I am sure readers are as tired as I am of the number of mentions of a ‘post-RDR world’ in coverage of all things relating to advisers and their business. The phrase has quickly entered the journalistic lexicon, and frankly it can be useful shorthand when assessing how the industry has adapted to the raft of changes that have sprung up as a consequence of the regulation.
The unconditional nature of the post-RDR terminology came to mind again last month, when the US government decided to scrap its ‘fiduciary rule’. Long in the works under ex-president Obama, the rule was in some ways stricter than RDR, but would have had a broadly similar impact. Commissions were under threat, a variety of new responsibilities would have been introduced, and many advisers and providers campaigned against it.
While RDR implementation continued through the transition from a Labour to a Conservative-led coalition government in 2010, the fiduciary rule was unable to survive the White House’s transition from a Democrat to a Republican. What was the difference between the UK and the US? It may be that it would have looked unseemly to cut back regulation in 2010, just two years after the financial crisis. Or it may because of a new US administration that views the issue like this: “This is like putting only healthy food on the menu, because unhealthy food tastes good, but you still shouldn’t eat it because you might die younger.”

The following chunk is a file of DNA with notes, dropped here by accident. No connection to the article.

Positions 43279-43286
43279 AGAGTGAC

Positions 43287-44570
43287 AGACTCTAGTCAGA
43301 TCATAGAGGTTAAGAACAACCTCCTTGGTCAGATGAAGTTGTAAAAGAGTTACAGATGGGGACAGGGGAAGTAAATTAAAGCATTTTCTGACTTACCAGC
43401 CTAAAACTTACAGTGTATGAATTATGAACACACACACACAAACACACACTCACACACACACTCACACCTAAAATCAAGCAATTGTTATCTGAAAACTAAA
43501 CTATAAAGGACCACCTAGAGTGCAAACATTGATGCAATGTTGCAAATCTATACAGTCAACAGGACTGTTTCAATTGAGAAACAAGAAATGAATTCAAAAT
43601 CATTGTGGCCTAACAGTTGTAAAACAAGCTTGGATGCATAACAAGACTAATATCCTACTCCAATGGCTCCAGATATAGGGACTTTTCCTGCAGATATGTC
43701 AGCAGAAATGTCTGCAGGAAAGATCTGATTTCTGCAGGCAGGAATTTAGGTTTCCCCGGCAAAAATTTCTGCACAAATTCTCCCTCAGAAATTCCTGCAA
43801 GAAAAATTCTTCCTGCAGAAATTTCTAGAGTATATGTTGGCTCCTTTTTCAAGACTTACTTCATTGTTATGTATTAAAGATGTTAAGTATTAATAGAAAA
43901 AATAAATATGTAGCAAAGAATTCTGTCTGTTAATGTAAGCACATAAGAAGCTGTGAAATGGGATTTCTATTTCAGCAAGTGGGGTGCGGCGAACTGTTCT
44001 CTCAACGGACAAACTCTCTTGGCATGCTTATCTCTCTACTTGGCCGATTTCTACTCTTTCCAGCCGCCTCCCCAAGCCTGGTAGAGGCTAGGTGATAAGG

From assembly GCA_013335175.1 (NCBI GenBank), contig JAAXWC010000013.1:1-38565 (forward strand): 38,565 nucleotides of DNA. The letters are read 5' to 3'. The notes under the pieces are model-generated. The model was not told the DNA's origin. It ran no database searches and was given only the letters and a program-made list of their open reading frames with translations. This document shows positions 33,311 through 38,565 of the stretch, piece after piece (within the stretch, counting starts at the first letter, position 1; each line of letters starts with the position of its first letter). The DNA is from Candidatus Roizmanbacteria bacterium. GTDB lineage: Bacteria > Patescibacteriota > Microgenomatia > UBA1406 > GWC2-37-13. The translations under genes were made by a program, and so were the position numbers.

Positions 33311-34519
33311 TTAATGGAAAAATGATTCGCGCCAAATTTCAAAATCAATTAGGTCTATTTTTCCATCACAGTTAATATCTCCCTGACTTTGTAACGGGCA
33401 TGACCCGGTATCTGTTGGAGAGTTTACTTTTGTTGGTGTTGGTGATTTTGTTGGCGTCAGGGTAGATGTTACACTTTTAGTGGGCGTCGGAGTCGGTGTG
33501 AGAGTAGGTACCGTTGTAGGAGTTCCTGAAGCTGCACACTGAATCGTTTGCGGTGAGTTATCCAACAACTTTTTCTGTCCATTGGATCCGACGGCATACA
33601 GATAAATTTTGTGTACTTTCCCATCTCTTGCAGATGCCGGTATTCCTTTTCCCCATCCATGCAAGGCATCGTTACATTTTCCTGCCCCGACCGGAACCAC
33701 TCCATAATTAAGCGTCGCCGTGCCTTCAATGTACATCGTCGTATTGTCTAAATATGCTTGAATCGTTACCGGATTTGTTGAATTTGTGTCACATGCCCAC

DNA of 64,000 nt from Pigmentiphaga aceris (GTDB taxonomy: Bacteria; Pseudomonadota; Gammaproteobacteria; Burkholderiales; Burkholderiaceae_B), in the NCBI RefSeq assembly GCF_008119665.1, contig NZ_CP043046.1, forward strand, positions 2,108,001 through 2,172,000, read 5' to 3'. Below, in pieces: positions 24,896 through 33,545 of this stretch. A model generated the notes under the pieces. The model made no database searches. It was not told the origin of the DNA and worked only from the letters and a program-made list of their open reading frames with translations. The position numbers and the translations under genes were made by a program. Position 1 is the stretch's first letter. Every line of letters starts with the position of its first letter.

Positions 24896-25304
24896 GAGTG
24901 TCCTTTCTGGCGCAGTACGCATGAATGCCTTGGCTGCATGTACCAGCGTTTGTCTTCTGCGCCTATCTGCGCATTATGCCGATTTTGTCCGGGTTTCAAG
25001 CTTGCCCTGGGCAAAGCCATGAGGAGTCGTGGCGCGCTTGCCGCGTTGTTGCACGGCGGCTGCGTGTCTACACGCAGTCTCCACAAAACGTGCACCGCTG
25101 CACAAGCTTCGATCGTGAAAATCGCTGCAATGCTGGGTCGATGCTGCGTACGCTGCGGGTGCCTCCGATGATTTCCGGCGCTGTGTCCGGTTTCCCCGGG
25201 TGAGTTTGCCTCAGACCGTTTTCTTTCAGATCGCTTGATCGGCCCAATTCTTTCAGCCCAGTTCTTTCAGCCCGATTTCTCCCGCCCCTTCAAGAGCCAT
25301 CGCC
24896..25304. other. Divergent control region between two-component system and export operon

This was the slightly worrying analogy used by Gary Cohn, an economic adviser to the president, spoken in justification of the roll-back of the rule. So the legislation dies in the US, its ancestor lives on in the UK, and Europe will have to face up to its own version when Mifid II finally comes into force on 1 January next year.
Back to our own environment. Is it time to move on from viewing everything through the lens of RDR, from the ‘post-RDR world’ to whatever comes next?
Advisers have plenty of other issues to deal with now, after all. But the truth is many of these still stem from the reforms implemented at the end of December 2012.
If you want some concrete examples, just take a look at the topics we cover in this month’s issue of Money Management: the rise of passives, the rise of discretionary fund managers, and of course the Financial Advice Market Review (FAMR). All of these are derived, at least in part, from the changes introduced by the RDR.
As I’ve previously discussed, the third of these is a sign that the government and regulator acknowledge the existence of unintended consequences arising from their earlier changes. The tinkering is far from over. There may be a few more major upheavals in the pipeline, too.
As frustrating as this may feel for advisers, it’s inevitable that a shift of this magnitude does not get everything right first time around.
Here, the misinterpreted words of former Chinese premier Zhou Enlai spring to mind. Asked in the early 1970s about the impact of the 1789 French Revolution, he famously declared it was “too early to say”. The only problem with this response, taken as a sign of China’s long-term time horizons, is that it stemmed from a misunderstanding. Mr Zhou had apparently been referring to the French student uprising that took place just a few years earlier in 1968.